This paper extends Anderson and Reis (2007) on the economic effects of climate change on land uses in Brazilian agriculture in two ways. . Firstly, according to the approach proposed by Deschênes and Greenstone (2007), fixed-effects methods are applied to the panel of Agricultural Census data of Brazilian municipalities in the period 1970-1995 to estimate the effects of random year-to-year variation in temperature and precipitation on agricultural profits. Since this variation is presumed to be orthogonal to unobserved determinants of agricultural profits, the methodology offers a possible solution to the omitted variables bias problems that plague the hedonic approach adopted in previous studies. The estimated coefficients are then used to simulate the impact of the different climate change scenarios proposed by the IPCC Assessment Reports. Preliminary results indicate that climate change decrease annual profits by 19%, with considerable variation across the Brazilian regions. The Center-West region is most negatively affected, whereas the negative impacts on the South region are quite mild. We also find that the hedonic approach which is standard in the previous literature to be unreliable because it produces estimates that are not robust to different model specifications. Secondly, using the same panel data, the derived demand for agricultural land estimated and simulated by Anderson and Reis (2007) will be disaggregated for major land use categories (perennial and annual crops, planted and natural pastures, planted and natural forests, and fallow areas).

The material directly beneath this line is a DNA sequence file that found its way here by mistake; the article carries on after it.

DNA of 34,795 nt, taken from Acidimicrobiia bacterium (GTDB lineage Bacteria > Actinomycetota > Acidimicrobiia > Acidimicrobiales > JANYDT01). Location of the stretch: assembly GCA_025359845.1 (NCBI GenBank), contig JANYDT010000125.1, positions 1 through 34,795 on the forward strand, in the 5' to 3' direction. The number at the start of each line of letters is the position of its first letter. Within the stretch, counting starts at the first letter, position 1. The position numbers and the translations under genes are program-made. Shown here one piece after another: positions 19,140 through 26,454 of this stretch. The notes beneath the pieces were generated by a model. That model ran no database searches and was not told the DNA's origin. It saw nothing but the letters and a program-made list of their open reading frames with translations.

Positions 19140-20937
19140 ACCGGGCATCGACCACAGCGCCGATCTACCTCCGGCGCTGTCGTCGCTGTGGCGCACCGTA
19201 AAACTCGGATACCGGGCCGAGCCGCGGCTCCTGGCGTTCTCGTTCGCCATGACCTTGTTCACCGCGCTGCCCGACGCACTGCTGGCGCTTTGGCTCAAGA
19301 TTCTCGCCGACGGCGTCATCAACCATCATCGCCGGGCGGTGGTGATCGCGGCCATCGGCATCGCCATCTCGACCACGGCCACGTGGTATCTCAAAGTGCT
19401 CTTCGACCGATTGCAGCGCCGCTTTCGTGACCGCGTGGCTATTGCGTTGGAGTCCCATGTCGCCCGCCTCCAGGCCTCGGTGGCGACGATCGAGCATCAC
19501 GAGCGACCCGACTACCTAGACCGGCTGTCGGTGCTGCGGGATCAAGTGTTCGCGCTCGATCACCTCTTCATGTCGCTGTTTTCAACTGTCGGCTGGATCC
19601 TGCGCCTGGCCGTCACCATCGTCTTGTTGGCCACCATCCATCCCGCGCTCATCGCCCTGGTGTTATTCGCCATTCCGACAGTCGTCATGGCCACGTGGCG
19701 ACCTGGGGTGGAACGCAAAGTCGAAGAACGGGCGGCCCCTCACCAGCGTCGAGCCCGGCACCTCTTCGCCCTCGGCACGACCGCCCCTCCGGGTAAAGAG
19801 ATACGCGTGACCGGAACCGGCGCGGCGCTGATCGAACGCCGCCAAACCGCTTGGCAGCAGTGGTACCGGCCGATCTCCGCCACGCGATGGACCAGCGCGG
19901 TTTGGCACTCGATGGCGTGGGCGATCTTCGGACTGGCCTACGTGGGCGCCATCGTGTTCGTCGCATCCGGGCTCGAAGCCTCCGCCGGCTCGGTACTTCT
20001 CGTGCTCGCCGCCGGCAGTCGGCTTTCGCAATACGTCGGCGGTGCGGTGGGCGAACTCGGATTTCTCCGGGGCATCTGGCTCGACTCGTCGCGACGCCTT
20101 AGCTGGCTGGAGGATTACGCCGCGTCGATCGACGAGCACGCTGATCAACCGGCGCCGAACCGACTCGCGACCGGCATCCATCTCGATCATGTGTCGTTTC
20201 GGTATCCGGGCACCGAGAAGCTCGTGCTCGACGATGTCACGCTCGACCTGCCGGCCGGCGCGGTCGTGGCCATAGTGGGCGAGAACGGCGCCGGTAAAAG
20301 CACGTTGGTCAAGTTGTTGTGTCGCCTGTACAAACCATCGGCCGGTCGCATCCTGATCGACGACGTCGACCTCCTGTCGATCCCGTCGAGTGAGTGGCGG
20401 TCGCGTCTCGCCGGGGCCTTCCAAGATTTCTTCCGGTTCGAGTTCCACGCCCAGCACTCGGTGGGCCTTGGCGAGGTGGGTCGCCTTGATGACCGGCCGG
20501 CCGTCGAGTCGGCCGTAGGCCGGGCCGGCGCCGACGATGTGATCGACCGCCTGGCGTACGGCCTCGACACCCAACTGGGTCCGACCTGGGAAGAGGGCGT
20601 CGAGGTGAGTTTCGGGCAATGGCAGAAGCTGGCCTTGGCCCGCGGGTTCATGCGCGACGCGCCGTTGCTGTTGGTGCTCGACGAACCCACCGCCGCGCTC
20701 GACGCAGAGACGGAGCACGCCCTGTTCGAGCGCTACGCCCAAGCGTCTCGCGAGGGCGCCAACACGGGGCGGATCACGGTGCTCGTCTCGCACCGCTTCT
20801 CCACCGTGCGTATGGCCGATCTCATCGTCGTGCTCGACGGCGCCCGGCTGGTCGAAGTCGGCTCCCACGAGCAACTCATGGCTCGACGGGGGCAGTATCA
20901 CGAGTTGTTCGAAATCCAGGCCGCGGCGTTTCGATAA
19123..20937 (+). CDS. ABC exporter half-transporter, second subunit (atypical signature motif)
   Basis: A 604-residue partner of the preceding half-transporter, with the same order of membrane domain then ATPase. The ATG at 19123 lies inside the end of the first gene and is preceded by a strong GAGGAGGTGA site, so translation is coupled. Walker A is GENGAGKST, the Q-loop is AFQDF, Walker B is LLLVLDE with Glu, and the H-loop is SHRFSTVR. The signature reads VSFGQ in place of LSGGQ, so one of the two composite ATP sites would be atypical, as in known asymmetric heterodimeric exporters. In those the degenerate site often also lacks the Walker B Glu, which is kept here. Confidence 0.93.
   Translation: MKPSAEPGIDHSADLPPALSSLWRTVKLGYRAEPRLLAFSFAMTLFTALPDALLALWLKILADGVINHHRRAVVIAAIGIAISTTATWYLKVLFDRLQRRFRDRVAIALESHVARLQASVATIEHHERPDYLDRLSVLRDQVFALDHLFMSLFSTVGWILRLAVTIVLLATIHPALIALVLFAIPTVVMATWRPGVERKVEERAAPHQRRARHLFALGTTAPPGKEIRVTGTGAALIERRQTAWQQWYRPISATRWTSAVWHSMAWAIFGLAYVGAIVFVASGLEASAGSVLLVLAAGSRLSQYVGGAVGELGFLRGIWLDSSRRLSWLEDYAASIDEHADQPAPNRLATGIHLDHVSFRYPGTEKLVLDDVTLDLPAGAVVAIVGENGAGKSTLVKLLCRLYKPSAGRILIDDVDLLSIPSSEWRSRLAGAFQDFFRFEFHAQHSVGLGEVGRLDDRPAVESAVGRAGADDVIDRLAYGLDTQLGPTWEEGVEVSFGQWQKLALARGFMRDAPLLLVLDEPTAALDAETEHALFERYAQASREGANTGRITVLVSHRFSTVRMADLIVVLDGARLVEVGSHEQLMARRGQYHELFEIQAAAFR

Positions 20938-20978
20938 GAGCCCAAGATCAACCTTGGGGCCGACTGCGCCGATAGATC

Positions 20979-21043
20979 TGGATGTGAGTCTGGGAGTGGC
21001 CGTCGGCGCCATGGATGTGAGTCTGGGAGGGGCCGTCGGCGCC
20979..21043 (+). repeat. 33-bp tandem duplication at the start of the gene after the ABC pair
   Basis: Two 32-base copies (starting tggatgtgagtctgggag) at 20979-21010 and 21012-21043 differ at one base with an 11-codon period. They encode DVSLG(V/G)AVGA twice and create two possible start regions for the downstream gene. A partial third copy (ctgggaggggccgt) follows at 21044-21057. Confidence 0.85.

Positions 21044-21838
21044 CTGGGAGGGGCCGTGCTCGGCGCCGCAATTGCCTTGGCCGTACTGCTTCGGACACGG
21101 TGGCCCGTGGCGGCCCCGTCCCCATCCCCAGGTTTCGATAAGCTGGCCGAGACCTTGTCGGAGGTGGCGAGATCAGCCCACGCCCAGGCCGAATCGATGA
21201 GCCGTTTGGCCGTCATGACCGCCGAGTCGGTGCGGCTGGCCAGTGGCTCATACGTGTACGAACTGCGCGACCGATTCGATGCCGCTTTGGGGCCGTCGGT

Key words: climate change, agriculture, and panel data estimation.
Science Theme: LC (Land Use and Land Cover Change)